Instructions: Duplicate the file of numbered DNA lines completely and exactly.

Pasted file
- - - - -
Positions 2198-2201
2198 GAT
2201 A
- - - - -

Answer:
Positions 2198-2201
2198 GAT
2201 A